The Chicago Tribune reports on the pros and cons of reverse mortgages, stating that the 500,000 homes with reverse mortgages can be seen as a good thing or a bad thing—depending on whom you ask.
“To housing advocates, the loans for seniors age 62 and up are little better than those found in the subprime housing market, with egregiously high fees and aggressive marketing tactics,” the article states. “To others, from lenders to mortgage counselors and many seniors themselves, they can be a lifeline of ready cash to help fund retirement.”
The Tribune points to HUD’s call for delinquent property reporting, due in February, and quotes National Council on Aging VP Barbara Stucki as saying many seniors with reverse mortgages don’t fully understand the obligations of the loans.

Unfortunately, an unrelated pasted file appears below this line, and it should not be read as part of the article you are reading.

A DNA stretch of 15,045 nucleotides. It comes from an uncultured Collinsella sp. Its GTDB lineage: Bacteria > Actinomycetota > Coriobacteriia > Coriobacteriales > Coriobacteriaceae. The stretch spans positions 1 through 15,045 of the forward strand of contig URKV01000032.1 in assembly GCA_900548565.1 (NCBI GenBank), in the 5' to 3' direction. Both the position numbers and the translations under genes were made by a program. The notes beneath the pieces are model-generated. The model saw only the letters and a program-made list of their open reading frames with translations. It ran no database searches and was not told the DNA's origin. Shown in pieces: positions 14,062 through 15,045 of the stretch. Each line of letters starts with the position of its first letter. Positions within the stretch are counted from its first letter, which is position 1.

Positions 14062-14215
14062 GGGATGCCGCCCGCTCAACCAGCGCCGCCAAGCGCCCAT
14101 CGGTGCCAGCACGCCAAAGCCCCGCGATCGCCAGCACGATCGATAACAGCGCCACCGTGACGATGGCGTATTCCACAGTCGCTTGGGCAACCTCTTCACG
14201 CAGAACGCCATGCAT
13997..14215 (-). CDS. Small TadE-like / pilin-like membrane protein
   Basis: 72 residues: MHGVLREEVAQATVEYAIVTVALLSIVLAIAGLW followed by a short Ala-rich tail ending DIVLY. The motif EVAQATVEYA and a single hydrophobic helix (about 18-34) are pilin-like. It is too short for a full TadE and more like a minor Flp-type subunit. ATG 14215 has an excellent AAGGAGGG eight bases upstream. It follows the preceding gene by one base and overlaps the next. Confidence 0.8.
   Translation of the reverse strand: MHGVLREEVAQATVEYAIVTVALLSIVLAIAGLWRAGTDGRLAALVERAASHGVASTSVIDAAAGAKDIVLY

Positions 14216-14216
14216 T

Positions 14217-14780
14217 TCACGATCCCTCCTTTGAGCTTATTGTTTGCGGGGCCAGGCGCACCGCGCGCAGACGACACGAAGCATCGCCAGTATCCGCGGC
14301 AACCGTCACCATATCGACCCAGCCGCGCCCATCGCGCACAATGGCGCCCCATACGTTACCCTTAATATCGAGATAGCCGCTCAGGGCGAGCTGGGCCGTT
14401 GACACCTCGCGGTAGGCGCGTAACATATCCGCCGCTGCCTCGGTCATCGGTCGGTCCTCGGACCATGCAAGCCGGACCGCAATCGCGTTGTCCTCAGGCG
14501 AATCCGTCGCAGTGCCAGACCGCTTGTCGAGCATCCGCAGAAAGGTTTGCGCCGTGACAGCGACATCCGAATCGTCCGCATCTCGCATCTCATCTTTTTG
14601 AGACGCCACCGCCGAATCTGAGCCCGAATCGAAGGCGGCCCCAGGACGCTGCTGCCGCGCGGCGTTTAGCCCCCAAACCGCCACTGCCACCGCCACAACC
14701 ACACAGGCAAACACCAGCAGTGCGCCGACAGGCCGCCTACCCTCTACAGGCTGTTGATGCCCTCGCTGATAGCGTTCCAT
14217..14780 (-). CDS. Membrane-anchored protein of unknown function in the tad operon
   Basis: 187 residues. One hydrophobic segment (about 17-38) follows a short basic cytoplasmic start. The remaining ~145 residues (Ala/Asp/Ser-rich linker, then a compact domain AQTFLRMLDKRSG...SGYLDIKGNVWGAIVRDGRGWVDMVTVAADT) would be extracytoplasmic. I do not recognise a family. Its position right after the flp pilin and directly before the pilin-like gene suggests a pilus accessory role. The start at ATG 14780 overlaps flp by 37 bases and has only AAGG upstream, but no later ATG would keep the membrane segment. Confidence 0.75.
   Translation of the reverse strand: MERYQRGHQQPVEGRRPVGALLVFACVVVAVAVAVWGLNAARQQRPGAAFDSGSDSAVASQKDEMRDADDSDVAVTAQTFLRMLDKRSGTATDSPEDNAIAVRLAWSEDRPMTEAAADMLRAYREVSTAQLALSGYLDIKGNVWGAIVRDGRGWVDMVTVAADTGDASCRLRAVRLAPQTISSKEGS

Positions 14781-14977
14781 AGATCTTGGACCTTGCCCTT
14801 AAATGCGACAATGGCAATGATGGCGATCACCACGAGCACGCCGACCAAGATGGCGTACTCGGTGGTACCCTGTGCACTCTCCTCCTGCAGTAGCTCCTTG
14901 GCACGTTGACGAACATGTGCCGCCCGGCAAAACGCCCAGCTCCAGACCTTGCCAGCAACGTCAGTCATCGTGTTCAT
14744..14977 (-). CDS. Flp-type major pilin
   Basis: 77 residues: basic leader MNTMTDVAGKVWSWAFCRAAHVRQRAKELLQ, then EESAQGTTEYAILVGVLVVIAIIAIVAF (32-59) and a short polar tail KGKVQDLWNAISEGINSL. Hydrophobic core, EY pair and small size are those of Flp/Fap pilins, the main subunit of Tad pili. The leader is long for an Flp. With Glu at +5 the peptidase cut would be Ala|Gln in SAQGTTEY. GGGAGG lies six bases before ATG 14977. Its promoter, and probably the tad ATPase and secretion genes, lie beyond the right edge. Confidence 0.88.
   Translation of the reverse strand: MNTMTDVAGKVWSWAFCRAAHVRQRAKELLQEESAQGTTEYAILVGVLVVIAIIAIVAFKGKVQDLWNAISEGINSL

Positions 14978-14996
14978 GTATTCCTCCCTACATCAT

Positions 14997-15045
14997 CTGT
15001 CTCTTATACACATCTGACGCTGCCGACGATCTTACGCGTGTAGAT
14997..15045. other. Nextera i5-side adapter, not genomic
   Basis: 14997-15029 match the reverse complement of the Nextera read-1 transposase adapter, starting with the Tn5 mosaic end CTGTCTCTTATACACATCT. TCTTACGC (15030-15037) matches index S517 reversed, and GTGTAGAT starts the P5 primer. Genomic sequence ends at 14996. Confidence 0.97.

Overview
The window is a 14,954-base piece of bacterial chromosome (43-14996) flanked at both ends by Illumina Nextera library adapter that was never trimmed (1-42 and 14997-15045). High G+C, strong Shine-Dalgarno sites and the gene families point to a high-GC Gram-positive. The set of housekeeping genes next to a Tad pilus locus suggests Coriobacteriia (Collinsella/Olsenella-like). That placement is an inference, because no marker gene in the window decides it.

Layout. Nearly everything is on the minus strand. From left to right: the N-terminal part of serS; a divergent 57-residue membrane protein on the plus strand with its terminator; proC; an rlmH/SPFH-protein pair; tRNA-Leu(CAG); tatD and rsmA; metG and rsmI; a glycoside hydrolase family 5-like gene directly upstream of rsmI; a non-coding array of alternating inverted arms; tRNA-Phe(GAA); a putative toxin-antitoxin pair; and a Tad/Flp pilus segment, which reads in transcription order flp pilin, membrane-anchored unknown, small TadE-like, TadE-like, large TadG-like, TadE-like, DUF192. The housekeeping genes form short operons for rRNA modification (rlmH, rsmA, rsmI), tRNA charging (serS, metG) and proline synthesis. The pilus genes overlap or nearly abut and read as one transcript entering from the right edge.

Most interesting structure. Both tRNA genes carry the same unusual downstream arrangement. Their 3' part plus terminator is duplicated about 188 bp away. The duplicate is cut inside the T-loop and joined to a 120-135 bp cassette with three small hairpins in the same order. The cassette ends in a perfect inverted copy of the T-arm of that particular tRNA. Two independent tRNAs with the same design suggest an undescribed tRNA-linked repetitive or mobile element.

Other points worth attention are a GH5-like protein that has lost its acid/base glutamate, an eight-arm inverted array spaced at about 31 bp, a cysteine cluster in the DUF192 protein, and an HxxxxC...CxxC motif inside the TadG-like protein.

“For seniors in certain situations, however, it can be a good, if last, resort,” says the Tribune. “Borrowers receive their payments for as long as they stay in their home. If borrowers live beyond their life expectancy established at the time of the loan agreement, the bank (or its insurer) takes the loss.”
Finally, the article refers to the lawsuit filed recently by AARP against the Department of Housing and Urban Development, which alleges that some reverse mortgage borrowers are currently facing foreclosure on their homes because of changes to the program that took place in 2008.
View the entire article.
Written by Elizabeth Ecker